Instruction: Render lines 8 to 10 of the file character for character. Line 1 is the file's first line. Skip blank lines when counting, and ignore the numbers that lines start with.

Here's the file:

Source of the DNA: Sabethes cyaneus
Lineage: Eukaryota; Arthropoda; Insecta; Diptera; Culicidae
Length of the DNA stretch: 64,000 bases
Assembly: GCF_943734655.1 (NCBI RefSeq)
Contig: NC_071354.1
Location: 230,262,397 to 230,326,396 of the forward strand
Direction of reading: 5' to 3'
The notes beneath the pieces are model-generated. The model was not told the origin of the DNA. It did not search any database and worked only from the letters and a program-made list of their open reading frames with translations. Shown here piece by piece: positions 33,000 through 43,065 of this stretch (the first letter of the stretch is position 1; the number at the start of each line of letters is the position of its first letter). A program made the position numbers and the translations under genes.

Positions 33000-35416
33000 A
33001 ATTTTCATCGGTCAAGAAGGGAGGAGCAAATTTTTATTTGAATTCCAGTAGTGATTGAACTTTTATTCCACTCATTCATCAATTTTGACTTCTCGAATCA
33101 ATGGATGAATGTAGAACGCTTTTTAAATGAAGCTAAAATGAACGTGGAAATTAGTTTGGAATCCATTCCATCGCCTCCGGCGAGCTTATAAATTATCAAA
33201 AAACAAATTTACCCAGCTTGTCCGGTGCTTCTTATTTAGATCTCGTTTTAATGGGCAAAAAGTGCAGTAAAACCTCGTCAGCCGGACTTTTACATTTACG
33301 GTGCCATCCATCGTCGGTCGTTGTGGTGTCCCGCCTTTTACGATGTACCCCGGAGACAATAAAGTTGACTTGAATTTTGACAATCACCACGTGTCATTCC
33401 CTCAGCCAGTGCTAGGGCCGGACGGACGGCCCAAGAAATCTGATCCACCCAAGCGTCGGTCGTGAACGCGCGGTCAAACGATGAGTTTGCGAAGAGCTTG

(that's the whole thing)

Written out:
The notes beneath the pieces are model-generated. The model was not told the origin of the DNA. It did not search any database and worked only from the letters and a program-made list of their open reading frames with translations. Shown here piece by piece: positions 33,000 through 43,065 of this stretch (the first letter of the stretch is position 1; the number at the start of each line of letters is the position of its first letter). A program made the position numbers and the translations under genes.

Positions 33000-35416
33000 A